Posted by: briellethefirst | August 20, 2011

Paprika


Pepper plants

Pepper plants

Explorers to the New World took all sorts of cool things back to Europe. Capsicum annum, paprika, was among them. I’m glad. It’s fun to grow and use and I use a lot of it in my cooking. It’s an occasional resident in my garden and usually surprises people. They usually ask if it’s jalapeño or some other hot pepper. They do look similar, but my skinny red pepper is sweet. I got my seeds from Nichol’s Garden Nursery catalog. They have a website: https://www.nicholsgardennursery.com/store/

Grow paprika like any pepper. They seem to like a little shade where summers are hot, like Arizona and Florida, and they seemed to love the humidity in Florida. They’re susceptible to the same bugs and diseases as other peppers as well as their relatives in the nightshade family: tomatoes, potatoes, eggplant and tobacco. I don’t let people smoke around my garden so they can’t spread any diseases from the tobacco. The bushes are pretty, asymmetrical, delicate (they break easily) and don’t get terribly big and they make nice potted plants. I had 4 in a 12 inch pot one season.

Ground paprika

Ground paprika

I’ve used it fresh and dried. When you use it fresh it doesn’t matter whether it’s red or green but red is flashier. Just chop, slice or ring it and throw it into whatever you’re simmering or sautéing. It is a great help to roasts, fish, fowl, eggs, pasta, veggies, herbed butters and herb blends (when it’s dry).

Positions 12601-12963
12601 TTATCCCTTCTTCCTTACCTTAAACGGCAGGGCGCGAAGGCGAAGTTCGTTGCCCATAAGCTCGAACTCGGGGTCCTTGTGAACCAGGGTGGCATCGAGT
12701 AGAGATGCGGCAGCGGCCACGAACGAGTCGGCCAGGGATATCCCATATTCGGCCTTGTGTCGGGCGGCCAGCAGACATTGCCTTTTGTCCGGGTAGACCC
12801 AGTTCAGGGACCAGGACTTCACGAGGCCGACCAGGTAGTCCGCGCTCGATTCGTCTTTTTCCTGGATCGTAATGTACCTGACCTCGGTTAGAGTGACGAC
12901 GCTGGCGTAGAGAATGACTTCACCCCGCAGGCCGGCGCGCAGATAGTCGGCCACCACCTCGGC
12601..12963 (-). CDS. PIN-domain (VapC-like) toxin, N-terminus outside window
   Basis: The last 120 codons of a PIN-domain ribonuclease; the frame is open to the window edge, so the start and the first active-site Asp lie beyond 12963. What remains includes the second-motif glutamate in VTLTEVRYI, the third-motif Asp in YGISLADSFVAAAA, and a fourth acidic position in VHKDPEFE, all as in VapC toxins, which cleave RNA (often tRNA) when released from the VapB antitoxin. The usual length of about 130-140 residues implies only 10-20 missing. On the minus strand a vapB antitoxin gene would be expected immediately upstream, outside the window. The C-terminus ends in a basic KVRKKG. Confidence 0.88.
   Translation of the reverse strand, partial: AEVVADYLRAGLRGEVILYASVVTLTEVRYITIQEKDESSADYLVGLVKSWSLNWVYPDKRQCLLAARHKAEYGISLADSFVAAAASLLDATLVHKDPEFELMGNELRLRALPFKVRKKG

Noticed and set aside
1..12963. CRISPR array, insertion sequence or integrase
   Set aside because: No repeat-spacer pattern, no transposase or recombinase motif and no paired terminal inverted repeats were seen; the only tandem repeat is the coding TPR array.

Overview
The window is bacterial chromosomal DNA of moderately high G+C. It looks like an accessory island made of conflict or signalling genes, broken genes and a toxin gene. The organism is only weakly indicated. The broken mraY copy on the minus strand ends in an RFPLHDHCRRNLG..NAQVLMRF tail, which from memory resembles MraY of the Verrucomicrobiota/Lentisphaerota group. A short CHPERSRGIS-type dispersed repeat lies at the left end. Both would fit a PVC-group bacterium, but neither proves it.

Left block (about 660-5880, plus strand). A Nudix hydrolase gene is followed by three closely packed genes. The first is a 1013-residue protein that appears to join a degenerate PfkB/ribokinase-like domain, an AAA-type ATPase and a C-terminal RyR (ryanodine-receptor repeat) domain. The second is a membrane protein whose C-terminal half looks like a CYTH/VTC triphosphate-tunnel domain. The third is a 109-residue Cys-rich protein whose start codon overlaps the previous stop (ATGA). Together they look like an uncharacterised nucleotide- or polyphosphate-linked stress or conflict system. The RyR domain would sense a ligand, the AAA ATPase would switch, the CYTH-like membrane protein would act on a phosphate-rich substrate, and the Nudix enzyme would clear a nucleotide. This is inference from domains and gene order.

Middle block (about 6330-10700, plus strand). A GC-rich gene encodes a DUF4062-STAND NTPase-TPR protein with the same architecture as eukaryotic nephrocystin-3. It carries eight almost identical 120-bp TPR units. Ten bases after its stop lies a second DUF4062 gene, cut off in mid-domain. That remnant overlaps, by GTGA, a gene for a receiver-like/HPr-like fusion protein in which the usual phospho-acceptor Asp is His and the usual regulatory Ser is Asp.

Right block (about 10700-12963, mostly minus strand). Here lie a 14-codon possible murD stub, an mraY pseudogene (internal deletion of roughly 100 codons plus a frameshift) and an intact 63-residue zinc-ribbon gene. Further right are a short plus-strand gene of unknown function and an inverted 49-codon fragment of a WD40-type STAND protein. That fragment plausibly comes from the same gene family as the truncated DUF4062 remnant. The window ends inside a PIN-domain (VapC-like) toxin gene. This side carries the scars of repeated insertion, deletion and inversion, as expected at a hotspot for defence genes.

To preserve it I usually dry it but freezing works, too. Just chop it, freeze it in measured servings, bag it and use as needed. If it sticks together just bang it on the counter. Drying is just like other herbs but takes a little longer (fruits are juicier than leaves). Cut them into strips or dice them and when they’re dry store in a glass jar. If you want to be more decorative you can string them into a ristra and just hang them until they’re dry. Make sure they’re clean, dry and unbruised and have good air circulation so they don’t get fuzzy. You can grind them in a mortar and pestle or an old coffee mill as you need the powder. You won’t want to use the coffee mill for coffee again, though. If you decide to start going the mortar and pestle route you may get addicted and start a collection, different sizes, styles and materials for different uses. You can even find them in big-box-stores. Oops, yet another shopping spree.

Pepper flowers

Pepper flowers

If you don’t have room or a sunny place to grow your own (since that would be just about the only reason not to) you can buy it. The most familiar may be Hungarian (origin of goulash and chicken paprikash) but it is also grown in Spain, California and the Netherlands. It’s high in vitamin C and antioxidants. Apparently it can also be added to henna for a different red when colouring hair.

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